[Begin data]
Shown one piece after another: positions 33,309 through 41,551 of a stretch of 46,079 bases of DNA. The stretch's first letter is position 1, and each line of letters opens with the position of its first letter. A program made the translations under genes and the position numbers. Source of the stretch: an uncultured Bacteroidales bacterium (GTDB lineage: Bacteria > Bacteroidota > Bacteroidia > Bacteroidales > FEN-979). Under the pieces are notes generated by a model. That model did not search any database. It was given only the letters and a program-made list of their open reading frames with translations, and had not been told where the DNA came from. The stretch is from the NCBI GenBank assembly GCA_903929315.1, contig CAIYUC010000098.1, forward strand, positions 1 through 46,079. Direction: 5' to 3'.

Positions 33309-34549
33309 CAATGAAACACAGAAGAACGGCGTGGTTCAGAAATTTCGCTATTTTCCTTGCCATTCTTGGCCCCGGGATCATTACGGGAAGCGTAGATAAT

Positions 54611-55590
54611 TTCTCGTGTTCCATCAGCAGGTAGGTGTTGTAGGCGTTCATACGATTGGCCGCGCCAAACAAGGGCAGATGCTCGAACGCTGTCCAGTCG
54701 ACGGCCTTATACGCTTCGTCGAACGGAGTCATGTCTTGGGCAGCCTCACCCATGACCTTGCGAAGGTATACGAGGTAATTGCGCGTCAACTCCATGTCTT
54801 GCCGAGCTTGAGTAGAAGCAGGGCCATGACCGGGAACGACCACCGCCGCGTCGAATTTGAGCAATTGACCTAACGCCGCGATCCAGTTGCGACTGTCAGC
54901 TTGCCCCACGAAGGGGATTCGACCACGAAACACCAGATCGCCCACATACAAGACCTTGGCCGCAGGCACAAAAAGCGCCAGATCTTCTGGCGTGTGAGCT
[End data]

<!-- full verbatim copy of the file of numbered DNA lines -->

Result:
Shown one piece after another: positions 33,309 through 41,551 of a stretch of 46,079 bases of DNA. The stretch's first letter is position 1, and each line of letters opens with the position of its first letter. A program made the translations under genes and the position numbers. Source of the stretch: an uncultured Bacteroidales bacterium (GTDB lineage: Bacteria > Bacteroidota > Bacteroidia > Bacteroidales > FEN-979). Under the pieces are notes generated by a model. That model did not search any database. It was given only the letters and a program-made list of their open reading frames with translations, and had not been told where the DNA came from. The stretch is from the NCBI GenBank assembly GCA_903929315.1, contig CAIYUC010000098.1, forward strand, positions 1 through 46,079. Direction: 5' to 3'.

Positions 33309-34549
33309 CAATGAAACACAGAAGAACGGCGTGGTTCAGAAATTTCGCTATTTTCCTTGCCATTCTTGGCCCCGGGATCATTACGGGAAGCGTAGATAAT

Positions 54611-55590
54611 TTCTCGTGTTCCATCAGCAGGTAGGTGTTGTAGGCGTTCATACGATTGGCCGCGCCAAACAAGGGCAGATGCTCGAACGCTGTCCAGTCG
54701 ACGGCCTTATACGCTTCGTCGAACGGAGTCATGTCTTGGGCAGCCTCACCCATGACCTTGCGAAGGTATACGAGGTAATTGCGCGTCAACTCCATGTCTT
54801 GCCGAGCTTGAGTAGAAGCAGGGCCATGACCGGGAACGACCACCGCCGCGTCGAATTTGAGCAATTGACCTAACGCCGCGATCCAGTTGCGACTGTCAGC
54901 TTGCCCCACGAAGGGGATTCGACCACGAAACACCAGATCGCCCACATACAAGACCTTGGCCGCAGGCACAAAAAGCGCCAGATCTTCTGGCGTGTGAGCT